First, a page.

Dr. and Mrs. Harry J. Patterson 
Dean and Mrs. Thomas H. Taliaferro 
Dean and Mrs. Charles O. Appleman 
Prof, and Mrs. Charles S. Richardson 



Lt. and Mrs. Robert Young 
Mr. and Mrs. Leslie Bopst 
Miss Adele H. Stamp and Escort 
Miss M. Marie Mount and Escort 
Dr. Gordon F. Cadisch 
Prof. Reginald V. Truitt 



Music 
Refreshvienfs 

Charles F. Pugh 



COMMITTEE 
Charles F. Pugh, Chairman 

Arraiigciiictifs 
Miss Grace E. Laleger 

Prof^raiin 

Invifafioiis 

Lester P. Baird 



Decoration!: 
R. Duncan Clark 



TiVo hundred ninety 



% 





T» . «L»>. 



TaV) hundred nmety one 




John Paul Jones Memorial 
Chapel — Annapolis 




Today, Maryland's good roads 
arc of ontstandiiig importance 



FEATURES 



SENIOR POPULARITY CONTEST 

At the regular meeting of the Student Assembly, the question of popularity, femi- 
nine charm, athletic ability, and leadership among the members of the senior class was 
decided by a vote taken among the three upper classes. 

MOST POPULAR SENIOR WOMAN 




Grace Laleger 

Second, Frances Freeny 
Third, Mary Stewart York 



Ta'o hundri'd ninety five 



MOST POPULAR SENIOR MAN 




Horace Hampton 



Sccoiitl, Frances Freeny 
Th/nl, Louise Harbaugh 



S('c-oi?d, Paul Doerr 
ThirJ, Jack Savage 



PRETTIEST SENIOR WOMAN 




Mary Jane McCurdy 



Tix'o hundred ninety six 



Second, Knocky Thomas 
Third, Charlie Pugh 



BEST SENIOR ATHLETE 




Fred Linkous 



MOST POPULAR PROFESSOR 




Second, Dr. Gordon F. Cadisch 



Dr. Charles B. Hale 



Two hundred ninety seccn 



iniiiiiniiiii>» 





SENIOR LEADER 




Second, Ruth Williams 

Thinl, Mary Jane McCurdy 
Mary Stewart York 



Grace Laleger 



Second, Horace Hampton 
Third, Paul Doerr 



SFNIOR IFAOFR 




Jack Savage 



Two hundred ninety eight 








-NEW CHEMISTRY BUILDIMG- 





NEy^ APPROACH "TO DINING HALL-^ 



Around the Campus 



Ta'o hundred ninety nine 




Junior-Prom House Parties 




Three hundred 




'^\ 






FRATERNITY ROW 

Sigma Nu — The virile, "masterful", big deals of College Avenue fame. Here's to the 

A O Pi's! "When ole' Knocky Thomas was out on the coast . . ." 
Kappa Alpha — The one-shirt, two-pants suits, blue bloods of the campus. I, me, and 

us form half of their vocabulary and all of their thoughts (?). "Yea, ole' Charley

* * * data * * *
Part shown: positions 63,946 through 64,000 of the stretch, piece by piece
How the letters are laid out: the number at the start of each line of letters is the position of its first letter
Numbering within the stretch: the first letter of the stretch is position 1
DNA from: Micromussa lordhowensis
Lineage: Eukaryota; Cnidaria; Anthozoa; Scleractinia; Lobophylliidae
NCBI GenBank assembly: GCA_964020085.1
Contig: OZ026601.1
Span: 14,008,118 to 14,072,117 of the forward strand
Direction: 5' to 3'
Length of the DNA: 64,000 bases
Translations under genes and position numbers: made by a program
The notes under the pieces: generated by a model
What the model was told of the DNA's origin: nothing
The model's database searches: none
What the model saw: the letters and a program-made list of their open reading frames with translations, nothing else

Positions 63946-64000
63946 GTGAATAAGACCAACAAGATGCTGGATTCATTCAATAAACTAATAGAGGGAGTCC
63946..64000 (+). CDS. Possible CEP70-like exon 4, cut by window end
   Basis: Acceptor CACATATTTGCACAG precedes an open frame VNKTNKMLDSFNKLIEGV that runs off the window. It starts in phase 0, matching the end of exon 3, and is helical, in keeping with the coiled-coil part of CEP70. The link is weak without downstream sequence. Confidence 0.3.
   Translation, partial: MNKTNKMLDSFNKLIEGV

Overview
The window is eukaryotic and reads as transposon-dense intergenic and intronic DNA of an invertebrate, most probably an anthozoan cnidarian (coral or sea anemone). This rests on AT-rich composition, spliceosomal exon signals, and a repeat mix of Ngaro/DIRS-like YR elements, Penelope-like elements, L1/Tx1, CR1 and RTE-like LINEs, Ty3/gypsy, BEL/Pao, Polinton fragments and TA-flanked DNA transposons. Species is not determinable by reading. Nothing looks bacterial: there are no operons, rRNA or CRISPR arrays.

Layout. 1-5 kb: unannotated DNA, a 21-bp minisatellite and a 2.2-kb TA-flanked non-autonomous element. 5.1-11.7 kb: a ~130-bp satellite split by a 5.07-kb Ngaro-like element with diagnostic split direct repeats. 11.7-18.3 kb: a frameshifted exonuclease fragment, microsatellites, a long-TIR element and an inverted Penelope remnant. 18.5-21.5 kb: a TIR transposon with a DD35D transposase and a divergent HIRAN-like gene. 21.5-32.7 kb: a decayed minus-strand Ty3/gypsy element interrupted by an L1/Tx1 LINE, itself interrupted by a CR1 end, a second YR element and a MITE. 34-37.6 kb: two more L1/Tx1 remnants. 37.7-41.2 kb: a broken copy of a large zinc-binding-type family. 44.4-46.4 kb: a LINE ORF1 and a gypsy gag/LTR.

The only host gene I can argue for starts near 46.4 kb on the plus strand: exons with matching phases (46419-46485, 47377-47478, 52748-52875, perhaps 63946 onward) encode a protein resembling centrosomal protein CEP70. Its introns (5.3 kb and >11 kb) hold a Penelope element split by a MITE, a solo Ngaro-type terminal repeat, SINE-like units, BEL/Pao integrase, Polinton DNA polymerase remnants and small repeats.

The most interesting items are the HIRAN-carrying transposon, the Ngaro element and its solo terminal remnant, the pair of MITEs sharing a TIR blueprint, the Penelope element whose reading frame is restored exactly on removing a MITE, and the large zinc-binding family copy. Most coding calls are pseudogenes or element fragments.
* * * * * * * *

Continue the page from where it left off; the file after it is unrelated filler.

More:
Paddock's a K. A." 
Delta Sigma Phi — The last of a race of cave-men — leather-lunged, swash-buckling and 

heavy-footed sons of Babel. "Did ja' hear the one Slemmer pulled las' night „ " 

Phi Sigma Kappa — Barber-shop shaving, marmalade-eating, would-be fashion plates. 

"Boy, you should have seen Tite and Weenie las' night!" 
Sigma Phi Sigma — The bridge-playing, bed-dumping, mamma-spank boys from across 

the tracks. A candidate for every office. "Did ya' ever see our house at Penn 

State?" 
Alpha Omicron Pi — The big-deal, office-seeking, one-man girls from the "cute little 

bungalow" on College Avenue. Shame "Al" Smith as politicians. Still trying to 

live down the Burnside's wooden-shoe reputation. "Isn't Gracie the dearest thing 

and so smart?" 

Sigma Delta — The tabby-hke, healthy-fed marathoners who built themselves a pseudo 
castle on fraternity row. Have petitioned every national sorority now in existence. 
Still have showers so their alumni can spend more money on them. "Yes, Pi Phi's 
are coming out Sunday." 

Kappa Xi — Pleasure-seeking, noise-making, thought-abolishing addicts of Phi-Sigism. 

Handicapped by Christine Brumfield, who is still vainly seeking her initial thought. 

"Did you really like our Revue?" 
Alpha Upsilon Chi — The fireside-loving, bashful-looking, long-skirted exponents of 

the delights of the kitchen. Close kin to Alpha Gamma. Still think the square 

dance is spicy. "Doesn't Tig' Gruver look like a sweet little high school girl?" 
Delta Mu — The boys from down by the tracks who give away the pins in wholesale 

lots. Pride of Professor Lemon's more than ample heart. Fairly quiet except for 

Hopkins and Ryerson, who can raise enough racket for any fraternity. "Wait till 

you see our new house." 

Delta Psi Omega — The high-marks loving, corn-planting, early-to-bed proteges of Bunt 
Watkins. Know every textbook from cover to cover — inside. "That Sam Moles- 
worth is sure a dude; been out two nights, hard-running till 'most two o'clock."